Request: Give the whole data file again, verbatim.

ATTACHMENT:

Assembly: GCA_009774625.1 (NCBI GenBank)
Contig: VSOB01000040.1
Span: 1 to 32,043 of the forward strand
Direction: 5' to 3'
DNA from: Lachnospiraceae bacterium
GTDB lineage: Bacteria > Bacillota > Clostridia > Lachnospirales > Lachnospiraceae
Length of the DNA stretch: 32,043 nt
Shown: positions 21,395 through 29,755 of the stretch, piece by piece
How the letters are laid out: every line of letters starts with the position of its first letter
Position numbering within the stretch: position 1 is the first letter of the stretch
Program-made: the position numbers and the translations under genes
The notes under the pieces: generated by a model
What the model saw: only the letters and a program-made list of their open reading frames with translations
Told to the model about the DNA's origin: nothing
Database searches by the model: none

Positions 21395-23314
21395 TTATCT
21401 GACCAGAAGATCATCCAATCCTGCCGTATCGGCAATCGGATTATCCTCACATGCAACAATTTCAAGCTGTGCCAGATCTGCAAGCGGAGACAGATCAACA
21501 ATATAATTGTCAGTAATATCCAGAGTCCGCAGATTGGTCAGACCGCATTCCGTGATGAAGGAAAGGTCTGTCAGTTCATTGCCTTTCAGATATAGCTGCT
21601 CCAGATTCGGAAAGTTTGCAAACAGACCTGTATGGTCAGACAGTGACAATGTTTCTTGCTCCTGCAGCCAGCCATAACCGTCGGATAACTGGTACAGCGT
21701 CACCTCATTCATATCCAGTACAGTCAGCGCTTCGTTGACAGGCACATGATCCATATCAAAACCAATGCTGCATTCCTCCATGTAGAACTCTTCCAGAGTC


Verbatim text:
Assembly: GCA_009774625.1 (NCBI GenBank)
Contig: VSOB01000040.1
Span: 1 to 32,043 of the forward strand
Direction: 5' to 3'
DNA from: Lachnospiraceae bacterium
GTDB lineage: Bacteria > Bacillota > Clostridia > Lachnospirales > Lachnospiraceae
Length of the DNA stretch: 32,043 nt
Shown: positions 21,395 through 29,755 of the stretch, piece by piece
How the letters are laid out: every line of letters starts with the position of its first letter
Position numbering within the stretch: position 1 is the first letter of the stretch
Program-made: the position numbers and the translations under genes
The notes under the pieces: generated by a model
What the model saw: only the letters and a program-made list of their open reading frames with translations
Told to the model about the DNA's origin: nothing
Database searches by the model: none

Positions 21395-23314
21395 TTATCT
21401 GACCAGAAGATCATCCAATCCTGCCGTATCGGCAATCGGATTATCCTCACATGCAACAATTTCAAGCTGTGCCAGATCTGCAAGCGGAGACAGATCAACA
21501 ATATAATTGTCAGTAATATCCAGAGTCCGCAGATTGGTCAGACCGCATTCCGTGATGAAGGAAAGGTCTGTCAGTTCATTGCCTTTCAGATATAGCTGCT
21601 CCAGATTCGGAAAGTTTGCAAACAGACCTGTATGGTCAGACAGTGACAATGTTTCTTGCTCCTGCAGCCAGCCATAACCGTCGGATAACTGGTACAGCGT
21701 CACCTCATTCATATCCAGTACAGTCAGCGCTTCGTTGACAGGCACATGATCCATATCAAAACCAATGCTGCATTCCTCCATGTAGAACTCTTCCAGAGTC